The number of COVID-19 cases across the United States has risen sharply recently;
The federal Centers for Disease Control and Prevention (CDC) said the mutated virus could become a common source of infection by April, potentially undermining efforts to speed up vaccination to slow the spread of the virus.
Anthony Fauci, director of the National Institute of Allergy and Infectious Diseases (NIAID), said the failure to slow down the 70, 000 cases a day was a concern that the spread of the supervirus could lead to another outbreak.
CDC Director John Valensky said on Monday that people should be on guard against the severity of the mutated virus.
Most of the record-breaking 306 cases reported on February 28 are now concentrated in three states, including 104 in Florida, 85 in Michigan and 41 in Texas.
Most of the virus that has been reported in the United States is the strain B.1.1.7, first discovered in the United Kingdom, which may have become the main source of infection in April.
After the coronavirus diagnosis curve reached the peak in January, it slowed down in February, but there were signs that the epidemic might rise again.
The number of confirmed cases in several prefectures increased again on February 28, weeks and even a month after the outbreak subsided.
In an interview with CNN’s “State of the Union” on Thursday, Fauci said that existing vaccines are still highly effective against the mutated virus.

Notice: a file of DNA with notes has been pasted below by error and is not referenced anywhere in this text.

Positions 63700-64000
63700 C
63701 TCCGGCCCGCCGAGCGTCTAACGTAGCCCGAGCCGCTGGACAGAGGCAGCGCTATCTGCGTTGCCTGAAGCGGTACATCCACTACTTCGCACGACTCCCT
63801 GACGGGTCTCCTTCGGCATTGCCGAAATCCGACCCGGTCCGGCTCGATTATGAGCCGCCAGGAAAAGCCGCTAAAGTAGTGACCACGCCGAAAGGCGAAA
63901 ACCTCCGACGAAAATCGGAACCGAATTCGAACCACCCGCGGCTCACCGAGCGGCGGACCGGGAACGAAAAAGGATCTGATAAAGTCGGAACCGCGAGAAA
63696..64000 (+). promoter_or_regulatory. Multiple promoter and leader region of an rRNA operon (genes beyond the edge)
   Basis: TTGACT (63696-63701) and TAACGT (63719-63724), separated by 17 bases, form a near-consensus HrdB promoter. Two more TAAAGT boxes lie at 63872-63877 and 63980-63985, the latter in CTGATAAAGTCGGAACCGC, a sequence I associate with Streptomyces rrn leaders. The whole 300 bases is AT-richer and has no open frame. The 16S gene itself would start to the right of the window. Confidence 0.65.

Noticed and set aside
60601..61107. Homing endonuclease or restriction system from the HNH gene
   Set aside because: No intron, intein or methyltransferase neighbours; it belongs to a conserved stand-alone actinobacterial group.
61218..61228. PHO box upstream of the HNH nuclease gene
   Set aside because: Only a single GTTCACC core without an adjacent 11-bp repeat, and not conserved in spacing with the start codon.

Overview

As for the rise in cases due to the prevalence of the mutant strain, CDC Director Rochelle Walensky said: ‘We may not be able to assess the extent to which the mutant strain is spreading.’
She says the number of diagnoses has continued to fall in the past few weeks, and last week was up two percent from the previous week, while the number of seven-day deaths also rose two percent to nearly two thousand a day.
Valensky called for a relaxation of prevention measures to keep Texas safe and encouraged people to get vaccinated. Vaccines will be the way to get us out of the epidemic. If we don’t get there, we must get more people vaccinated.
‘We’ve seen what happens when we don’t do it properly,’ Mr. Fauci said in an interview on the CBS program ‘Face the Nation.’ ‘We beat the virus, but we haven’t done it yet.’
In the United States, 75,194 new cases of the new coronavirus were confirmed on Feb. 26, compared with a weekly average of about 69,000.
We understand the needs and aspirations of the people, because when the epidemic gets a little better, we want to get back to normal.
But we have to get the baseline lower, especially with the mutants spreading in California and New York, we have to be more careful, Fauci said.